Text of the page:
The states that have been consistently low tax states (bottom ten) more than doubled the job creation of states that have consistently been in the top ten of taxation. That’s elastic. These states had half the jobs of the high tax states 40 years ago, now they have more jobs.

        We see this at the country level too. Since Reagan started reducing tax rates in 1981, the US has added 88 billion hours of work while France has lost 3 billion hours of work – the equivalent of more than 50 million full time jobs.

        And, its not just France, in 1980 the countries of the European Union had a GDP 30% greater than the US. Today, they have a Gross Domestic Product 20% lower.

        Extreme frugality is the most important attribute a public policy maker can bring to the table.

        • But we know that the idea of lowering tax rates is inherently beggar-thy-neighbor, since it allows mobile capital to play jurisdictions against one another to the detriment of the less mobile labor force and broader population.

          It’s also telling that you’re not really using any controls in your ‘model’. I could argue: “The United States federal government spending a lot of money on computing and the internet in the 1970’s and 1980’s yielded massive boons to the global economy and created a massive influx of new technology and economic growth in the 1990’s and 2000’s.” And this would be another plausible story which contradicts the entire premise of your argument.

          From the 1950’s until the late 2000’s, marginal tax rates have had no statistically significant effect on economic growth, once other controls are included.

          • “From the 1950’s until the late 2000’s, marginal tax rates have had no statistically significant effect on economic growth…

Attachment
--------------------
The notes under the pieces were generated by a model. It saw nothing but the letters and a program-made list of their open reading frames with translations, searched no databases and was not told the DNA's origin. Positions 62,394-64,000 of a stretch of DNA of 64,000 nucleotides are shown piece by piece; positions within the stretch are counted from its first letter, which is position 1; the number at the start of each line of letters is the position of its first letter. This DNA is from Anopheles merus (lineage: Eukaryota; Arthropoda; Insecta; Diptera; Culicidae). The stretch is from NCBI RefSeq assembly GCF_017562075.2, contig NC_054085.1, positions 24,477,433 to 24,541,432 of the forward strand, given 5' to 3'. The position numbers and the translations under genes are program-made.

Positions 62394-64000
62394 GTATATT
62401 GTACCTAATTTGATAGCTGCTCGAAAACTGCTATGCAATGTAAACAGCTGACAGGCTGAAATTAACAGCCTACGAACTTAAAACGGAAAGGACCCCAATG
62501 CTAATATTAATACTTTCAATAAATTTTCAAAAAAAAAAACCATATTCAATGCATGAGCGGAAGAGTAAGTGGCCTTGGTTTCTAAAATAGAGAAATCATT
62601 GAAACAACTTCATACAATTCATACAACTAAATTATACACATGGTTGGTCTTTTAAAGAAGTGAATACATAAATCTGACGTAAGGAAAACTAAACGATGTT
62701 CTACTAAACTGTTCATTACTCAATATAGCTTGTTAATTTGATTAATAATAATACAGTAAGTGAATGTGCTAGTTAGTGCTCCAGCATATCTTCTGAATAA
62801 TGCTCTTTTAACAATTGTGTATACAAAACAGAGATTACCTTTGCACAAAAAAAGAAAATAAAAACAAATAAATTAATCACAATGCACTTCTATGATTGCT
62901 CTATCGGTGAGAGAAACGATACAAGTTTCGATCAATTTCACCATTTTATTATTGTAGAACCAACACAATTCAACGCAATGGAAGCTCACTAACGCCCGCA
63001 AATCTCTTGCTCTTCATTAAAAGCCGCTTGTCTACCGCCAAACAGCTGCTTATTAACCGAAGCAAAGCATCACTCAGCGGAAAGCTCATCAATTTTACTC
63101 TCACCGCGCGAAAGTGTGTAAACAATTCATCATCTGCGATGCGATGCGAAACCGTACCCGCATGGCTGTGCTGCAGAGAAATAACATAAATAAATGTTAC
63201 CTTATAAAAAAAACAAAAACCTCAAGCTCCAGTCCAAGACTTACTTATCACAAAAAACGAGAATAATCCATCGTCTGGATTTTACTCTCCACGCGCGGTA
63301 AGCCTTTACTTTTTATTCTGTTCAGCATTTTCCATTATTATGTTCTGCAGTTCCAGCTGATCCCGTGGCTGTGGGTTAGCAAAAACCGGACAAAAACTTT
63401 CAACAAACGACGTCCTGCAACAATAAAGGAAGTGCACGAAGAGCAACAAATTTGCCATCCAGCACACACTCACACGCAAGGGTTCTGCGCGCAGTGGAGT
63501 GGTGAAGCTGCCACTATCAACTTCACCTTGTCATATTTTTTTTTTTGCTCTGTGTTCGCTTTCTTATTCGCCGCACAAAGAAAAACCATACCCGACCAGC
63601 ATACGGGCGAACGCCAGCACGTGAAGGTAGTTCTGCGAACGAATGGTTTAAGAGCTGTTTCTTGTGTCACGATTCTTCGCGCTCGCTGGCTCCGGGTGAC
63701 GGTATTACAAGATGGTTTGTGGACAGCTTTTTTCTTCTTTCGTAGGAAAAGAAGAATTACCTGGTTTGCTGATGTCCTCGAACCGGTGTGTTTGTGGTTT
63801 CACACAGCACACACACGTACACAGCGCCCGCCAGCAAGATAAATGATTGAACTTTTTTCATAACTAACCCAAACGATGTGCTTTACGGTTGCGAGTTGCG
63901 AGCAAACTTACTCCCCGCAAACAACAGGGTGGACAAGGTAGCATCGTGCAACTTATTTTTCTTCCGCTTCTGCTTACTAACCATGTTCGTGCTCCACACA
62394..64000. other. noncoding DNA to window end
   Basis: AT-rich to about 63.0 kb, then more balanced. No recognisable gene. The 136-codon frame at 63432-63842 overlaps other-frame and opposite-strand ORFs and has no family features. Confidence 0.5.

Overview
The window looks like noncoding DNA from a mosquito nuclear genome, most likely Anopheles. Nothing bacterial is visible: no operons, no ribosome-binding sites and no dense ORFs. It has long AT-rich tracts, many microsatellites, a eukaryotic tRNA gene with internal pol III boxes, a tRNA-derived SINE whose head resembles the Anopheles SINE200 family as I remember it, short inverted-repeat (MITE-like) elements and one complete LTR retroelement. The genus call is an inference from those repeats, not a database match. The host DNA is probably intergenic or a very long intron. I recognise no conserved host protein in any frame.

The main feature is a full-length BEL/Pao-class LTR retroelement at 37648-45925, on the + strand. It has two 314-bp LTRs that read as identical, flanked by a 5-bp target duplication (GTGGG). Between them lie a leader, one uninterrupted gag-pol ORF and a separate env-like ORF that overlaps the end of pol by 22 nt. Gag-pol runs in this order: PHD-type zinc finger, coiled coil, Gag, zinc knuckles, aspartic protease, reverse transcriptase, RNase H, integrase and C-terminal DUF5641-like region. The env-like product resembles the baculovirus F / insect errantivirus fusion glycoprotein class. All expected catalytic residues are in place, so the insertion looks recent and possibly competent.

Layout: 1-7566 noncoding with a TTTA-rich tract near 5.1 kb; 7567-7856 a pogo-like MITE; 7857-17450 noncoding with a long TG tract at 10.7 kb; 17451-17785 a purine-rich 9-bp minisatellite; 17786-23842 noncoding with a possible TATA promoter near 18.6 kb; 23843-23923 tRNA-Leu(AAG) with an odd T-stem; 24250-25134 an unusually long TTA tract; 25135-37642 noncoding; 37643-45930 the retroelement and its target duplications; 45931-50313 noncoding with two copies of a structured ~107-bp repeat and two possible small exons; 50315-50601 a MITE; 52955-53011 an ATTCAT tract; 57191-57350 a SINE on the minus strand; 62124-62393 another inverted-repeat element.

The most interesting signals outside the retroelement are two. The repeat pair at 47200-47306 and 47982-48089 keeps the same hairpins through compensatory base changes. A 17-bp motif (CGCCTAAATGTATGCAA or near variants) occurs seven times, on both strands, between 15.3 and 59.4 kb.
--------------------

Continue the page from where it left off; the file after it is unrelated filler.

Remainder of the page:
That’s sophistry. Show me the research that correlates tax rates with revenues raised by that tax and economic activity affected by that tax. That elasticity is huge – in the long run on the order of 3.0 meaning that the revenue maximizing tax rate is less than 25%.

            Which we can intuitively see in that federal government revenues never moved above above 19% even when tax rates were moved up above 90%. People just didn’t pay those tax rates and they had no effect other than to vaporize economic activity in one sphere and reorganize it into another sphere.

            That’s perhaps why this blog’s author is such an enthusiast for high tax rates – he gets paid hefty sums for reorganizing that activity.

            Also, your lack of correlation also lacks the controls that you criticize me for lacking. Since Reagan’s tax rate reductions in 1980, the Uniform Code of Federal Regulations has increased by 73,000 pages- an enormous economic burden. Further, since 1980, the Federal Government revenues have increased by over 500% while France has increased by less than 260%. This revenue was used to enhance welfare programs which also damaged job creation.

            The only way to control for both regulation and welfare is to compare the US to Europe which also had regulation and welfare enhancement. That’s why the GDP comparison and job creation comparison with Europe is so important. It is the only accurate information we have on the impact of tax rates on job creation and economic growth.

            The fact that all of these “studies” have denied this obvious truth is a sign of the deep intellectual corruption of our university, our research system and our media.

          • “Throughout the late-1940s and 1950s, the top marginal tax rate was typically above 90%; today it is 35%. Additionally, the top capital gains tax rate was 25% in the 1950s and 1960s, 35% in the